We all know men and women are different when it comes to money. Studies have found that women tend to be less self-assured and thus more considered and conservative in making financial decisions. That carries through to buying a new car, as the infographic below from Kelley Blue Book shows.
Recent surveys have found that Americans are increasingly skipping repeat visits to dealers’ lots — and in some cases even bypassing test drives — in favor of online research. Even so, the KBB study of about 40,000 U.S. adults found that women are more interested in features and safety while men are more likely to focus on styling and pursue a specific brand and model. KBB also found that, “while men are more likely to view their cars as tied to their image and accomplishments, women are more likely to see them simply as a way to get from point A to point B.” As a result, men want more trucks and luxury sedans while women are more likely to go for non-luxury Asian brands of SUVs and sedans.
Here are some other differences in how the car-buying process plays out:
The White House on Friday unveiled plans for a new effort to ramp up testing for Covid-19, which experts say is an essential part of limiting the spread of the virus. This chart from Vox gives a sense of just how far the U.S. has to go to catch up to other countries that are dealing with the pandemic, including South Korea, the leading virus screener with 3,692 tests per million people. The U.S., by comparison, has done about 23 tests per million people as of March 12.
The Air Force has scrapped a planned upgrade of its B-2 stealth bomber fleet — even after spending $2 billion on the effort — because defense contractor Northrup Grumman didn’t have the necessary software expertise to complete the project on time and on budget, Bloomberg’s Anthony Capaccio reports, citing the Pentagon’s chief weapons buyer.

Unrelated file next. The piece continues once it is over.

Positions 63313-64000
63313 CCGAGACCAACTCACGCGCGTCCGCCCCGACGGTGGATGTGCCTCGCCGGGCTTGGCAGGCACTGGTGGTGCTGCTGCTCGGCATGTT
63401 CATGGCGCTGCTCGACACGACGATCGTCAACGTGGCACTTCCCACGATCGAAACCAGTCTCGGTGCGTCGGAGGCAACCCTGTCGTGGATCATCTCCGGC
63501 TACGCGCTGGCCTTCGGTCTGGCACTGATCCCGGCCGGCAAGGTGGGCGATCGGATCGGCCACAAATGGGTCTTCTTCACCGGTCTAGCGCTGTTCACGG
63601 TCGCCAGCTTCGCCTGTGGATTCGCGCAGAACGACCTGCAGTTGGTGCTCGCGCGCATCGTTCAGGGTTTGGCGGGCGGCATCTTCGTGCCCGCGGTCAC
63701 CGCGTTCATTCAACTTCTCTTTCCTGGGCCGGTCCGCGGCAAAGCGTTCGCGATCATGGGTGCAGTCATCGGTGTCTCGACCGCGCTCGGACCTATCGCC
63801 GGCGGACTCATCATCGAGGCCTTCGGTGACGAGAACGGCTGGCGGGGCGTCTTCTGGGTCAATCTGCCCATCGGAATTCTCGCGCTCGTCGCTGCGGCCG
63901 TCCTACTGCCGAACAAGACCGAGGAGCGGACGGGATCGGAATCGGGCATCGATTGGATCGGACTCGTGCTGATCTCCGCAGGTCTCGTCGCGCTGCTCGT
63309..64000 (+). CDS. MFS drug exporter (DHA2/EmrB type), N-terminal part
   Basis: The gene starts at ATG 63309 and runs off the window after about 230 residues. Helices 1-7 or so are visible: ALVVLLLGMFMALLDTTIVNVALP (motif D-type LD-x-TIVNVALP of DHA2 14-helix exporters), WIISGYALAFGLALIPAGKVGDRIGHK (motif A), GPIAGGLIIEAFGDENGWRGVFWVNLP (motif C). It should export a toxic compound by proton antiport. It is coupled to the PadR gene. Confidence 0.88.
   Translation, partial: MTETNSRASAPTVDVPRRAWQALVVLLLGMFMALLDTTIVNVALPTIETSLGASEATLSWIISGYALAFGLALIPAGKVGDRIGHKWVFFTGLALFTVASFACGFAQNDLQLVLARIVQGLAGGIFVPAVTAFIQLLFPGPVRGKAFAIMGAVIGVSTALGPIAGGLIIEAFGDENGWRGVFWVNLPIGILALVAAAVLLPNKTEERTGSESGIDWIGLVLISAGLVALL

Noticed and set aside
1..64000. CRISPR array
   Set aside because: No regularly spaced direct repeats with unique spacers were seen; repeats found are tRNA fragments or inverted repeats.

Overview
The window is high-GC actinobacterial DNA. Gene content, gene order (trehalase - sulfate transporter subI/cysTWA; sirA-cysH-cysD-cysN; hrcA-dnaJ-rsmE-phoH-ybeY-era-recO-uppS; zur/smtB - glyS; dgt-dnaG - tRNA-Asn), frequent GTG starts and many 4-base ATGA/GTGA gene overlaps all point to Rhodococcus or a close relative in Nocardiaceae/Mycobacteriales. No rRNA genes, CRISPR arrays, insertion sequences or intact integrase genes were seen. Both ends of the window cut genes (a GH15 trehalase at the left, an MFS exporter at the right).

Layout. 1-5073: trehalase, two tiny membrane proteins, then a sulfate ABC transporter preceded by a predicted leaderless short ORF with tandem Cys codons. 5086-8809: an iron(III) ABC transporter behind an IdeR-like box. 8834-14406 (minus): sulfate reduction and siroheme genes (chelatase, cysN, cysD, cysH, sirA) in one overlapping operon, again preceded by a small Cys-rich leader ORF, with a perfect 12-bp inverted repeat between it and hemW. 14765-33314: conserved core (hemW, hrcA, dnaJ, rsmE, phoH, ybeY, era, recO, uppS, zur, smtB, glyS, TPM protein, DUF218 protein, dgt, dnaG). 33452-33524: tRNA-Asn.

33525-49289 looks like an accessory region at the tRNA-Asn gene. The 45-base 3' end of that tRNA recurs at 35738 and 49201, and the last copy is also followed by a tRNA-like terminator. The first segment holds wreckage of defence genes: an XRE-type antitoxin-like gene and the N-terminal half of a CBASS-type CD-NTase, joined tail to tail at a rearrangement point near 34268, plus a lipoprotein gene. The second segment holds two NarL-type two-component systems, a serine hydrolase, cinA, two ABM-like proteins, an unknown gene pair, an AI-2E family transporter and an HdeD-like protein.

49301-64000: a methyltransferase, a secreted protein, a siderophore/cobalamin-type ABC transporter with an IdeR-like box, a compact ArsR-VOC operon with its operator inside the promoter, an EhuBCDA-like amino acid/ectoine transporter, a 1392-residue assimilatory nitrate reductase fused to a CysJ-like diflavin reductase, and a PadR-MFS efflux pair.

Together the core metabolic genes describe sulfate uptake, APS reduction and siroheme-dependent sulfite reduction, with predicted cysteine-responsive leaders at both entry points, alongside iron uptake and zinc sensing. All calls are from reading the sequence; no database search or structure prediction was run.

Ellen Lord, the undersecretary of defense for acquisition and sustainment, told reporters that the nearly $2 billion that had already been spent on the program wasn’t wasted because “we are still going to get upgraded electronic displays.”
Bernie Sanders wants to eliminate $1.6 trillion in student debt, to be paid for by a tax on financial transactions, but doing so won’t be easy, says Josh Mitchell of The Wall Street Journal.
The main problem for Sanders is that most Americans don’t support the plan, with 57% of respondents in a poll last fall saying they oppose the idea of canceling all student debt. And the politics are particularly thorny for Sanders as he prepares for a likely general election run, Mitchell says: “Among the strongest opponents are groups Democrats hope to peel away from President Trump: Rust Belt voters, independents, whites, men and voters in rural areas.”
That’s how much Michael Bloomberg is spending per day in his pursuit of the Democratic presidential nomination, according to new monthly filings with the Federal Election Commission. “In January alone, Bloomberg dropped more than $220 million on his free-spending presidential campaign,” The Hill says. “That breaks down to about $7.1 million a day, $300,000 an hour or $5,000 per minute.”